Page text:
5 Essential Business Skills Needed in Accounting


It’s true that management accountants need the know-how to balance a budget, to complete a month-end report, and many other financial skills of managing a business. But other skills are equally important for success in our careers.

Mastering these 5 business skills will help you grow professionally and advance your career as a management accountant.


  1. Verbal and Nonverbal Communication

Open communication and collaborating with your team are keys to success. Writing skills are necessary for clear and coherent reports. A very wise business leader once told me that he knew he didn’t really understand something until he could explain it succinctly, in writing, to someone else. Working on presentations and collaborating on special projects with employees outside of your department will help you cultivate this skill set.


  1. Organization

Managing your workload isn’t easy when piles of papers have accumulated on your desk for the past three months. Organized employees have the most streamlined processes because they know where to find what they’re looking for, whether it be paper or digital. Organize your digital filing system in a clear and consistent manner; make sure your files are properly backed up, and important schedules and documents are available to your colleagues in your absence.


  1. Leadership

Leadership skills are important for management accountants at every level of an organization. Taking charge of your work and your team will demonstrate your promotability. A leader emerges when the group is presented with a challenge, and one person demonstrates the commitment and competence to make sure the team delivers.


  1. Time Management

Deadlines are an important part of our jobs as management accountants. We have regulatory filing deadlines and ever-increasing pressure for a rapid monthly close. Managing your time well reduces the stress of the deadline and allows you to prioritize your work. Streamlining the recurring work and completing it earlier in the month gives you more time to focus on new projects and innovations.


  1. Use of Technology

In the age of digital offices and video conferencing, we need to be one step ahead of the cyberfraudsters. This means you’re continuously scanning the landscape for improved processes and accounting software and leading (or co-leading with the IT department) its implementation.

Accountants as Business Partners

Professionals holding the CMA® (Certified Management Accountant) credential are in the perfect position to be leaders in their organization. They have the balance of accounting and business skills needed to become trusted business partners. You can find learning resources, including webinars, online courses, and educational articles, at IMA’s website: www.imanet.org/learning-center/learning-center-overview.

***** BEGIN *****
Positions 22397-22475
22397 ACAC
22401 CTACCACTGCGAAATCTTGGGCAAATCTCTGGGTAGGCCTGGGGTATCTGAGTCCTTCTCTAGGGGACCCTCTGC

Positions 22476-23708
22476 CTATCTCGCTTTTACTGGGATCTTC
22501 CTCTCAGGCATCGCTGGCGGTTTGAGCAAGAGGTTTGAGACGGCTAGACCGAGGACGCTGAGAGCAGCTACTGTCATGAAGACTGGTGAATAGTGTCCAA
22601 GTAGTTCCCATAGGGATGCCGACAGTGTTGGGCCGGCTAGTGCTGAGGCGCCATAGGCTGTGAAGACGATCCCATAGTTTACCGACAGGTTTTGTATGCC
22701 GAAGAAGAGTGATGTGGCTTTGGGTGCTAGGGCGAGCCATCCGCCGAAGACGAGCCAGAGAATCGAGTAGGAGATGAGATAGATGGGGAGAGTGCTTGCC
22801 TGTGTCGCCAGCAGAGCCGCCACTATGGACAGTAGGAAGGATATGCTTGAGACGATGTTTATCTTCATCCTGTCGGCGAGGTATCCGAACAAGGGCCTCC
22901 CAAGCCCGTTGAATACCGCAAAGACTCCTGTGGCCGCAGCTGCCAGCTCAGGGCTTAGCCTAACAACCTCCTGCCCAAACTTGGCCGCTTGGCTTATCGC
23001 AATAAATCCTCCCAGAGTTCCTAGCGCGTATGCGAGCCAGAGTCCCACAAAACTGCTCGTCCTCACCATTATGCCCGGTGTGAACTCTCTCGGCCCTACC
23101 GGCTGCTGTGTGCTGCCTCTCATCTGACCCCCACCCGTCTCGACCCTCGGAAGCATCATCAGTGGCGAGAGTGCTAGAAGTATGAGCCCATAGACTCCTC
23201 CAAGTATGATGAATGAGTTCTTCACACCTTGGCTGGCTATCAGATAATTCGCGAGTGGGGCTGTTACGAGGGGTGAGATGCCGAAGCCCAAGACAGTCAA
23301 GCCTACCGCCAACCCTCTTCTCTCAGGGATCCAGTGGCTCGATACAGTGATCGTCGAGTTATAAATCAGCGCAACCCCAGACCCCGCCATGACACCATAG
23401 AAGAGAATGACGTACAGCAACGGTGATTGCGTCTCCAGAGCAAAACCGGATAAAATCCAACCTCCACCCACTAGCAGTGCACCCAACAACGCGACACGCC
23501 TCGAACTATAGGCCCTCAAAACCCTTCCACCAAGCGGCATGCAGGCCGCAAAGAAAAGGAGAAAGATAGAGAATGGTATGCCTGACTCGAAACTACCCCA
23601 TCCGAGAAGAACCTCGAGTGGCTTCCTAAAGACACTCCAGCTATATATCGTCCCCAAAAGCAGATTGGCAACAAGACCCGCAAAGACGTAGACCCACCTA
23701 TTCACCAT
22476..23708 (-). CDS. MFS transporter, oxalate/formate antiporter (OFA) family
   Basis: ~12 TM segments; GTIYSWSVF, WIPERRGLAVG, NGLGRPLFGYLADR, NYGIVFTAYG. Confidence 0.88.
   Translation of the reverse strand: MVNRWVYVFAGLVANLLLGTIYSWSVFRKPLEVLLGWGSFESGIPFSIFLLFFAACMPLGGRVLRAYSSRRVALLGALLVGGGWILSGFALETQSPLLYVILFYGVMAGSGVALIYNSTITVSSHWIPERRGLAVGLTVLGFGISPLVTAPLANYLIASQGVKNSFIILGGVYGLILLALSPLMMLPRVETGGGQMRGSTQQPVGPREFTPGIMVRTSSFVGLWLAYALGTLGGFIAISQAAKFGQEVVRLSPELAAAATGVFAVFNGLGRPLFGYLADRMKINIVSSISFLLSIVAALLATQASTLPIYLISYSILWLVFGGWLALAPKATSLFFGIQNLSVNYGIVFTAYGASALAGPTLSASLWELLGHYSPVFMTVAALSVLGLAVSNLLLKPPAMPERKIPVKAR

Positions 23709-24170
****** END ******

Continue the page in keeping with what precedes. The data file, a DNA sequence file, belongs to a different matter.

Written by Doreen Remmen


PLEASE NOTE: In the spirit of collaboration, the Moments that Matter blog will be migrating to the Strategic Finance website later in August under a new name: “IMA Moments.” We are very excited for this collaboration. I would like to thank all of our loyal readers for following our blog for the past three years, and I’m looking forward to your continued readership.


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Communicating Like a LeaderStrategic Finance


My Road to Accounting

As IMA’s senior vice president of operations and CFO, I oversee the strategic planning process; the information technology, finance, facilities, and human resources departments; and other operational aspects of IMA. My responsibilities mirror “the expanding role of the CFO,” a role that IMA and others have written much about. Like  many CFOs, I have a strong background in accounting, but each of us has a unique journey. I haven’t always followed the traditional accounting path.

From English to Accounting

When I entered college, English literature was my passion, but I wasn’t really sure what direction my career would take. My husband and I moved several times in the early years of our marriage in support of his career as a racehorse trainer. We relied on professional tax and accounting services to run the business. When we discovered that our tax advisor had made a serious error, I decided to enter the MBA program at the University of Windsor in Ontario, Canada, to learn enough accounting and tax so that we would never be at the mercy of others to do that work for us. I knew I needed to understand the world of finance for self-preservation, and I discovered that the study of business was a new passion.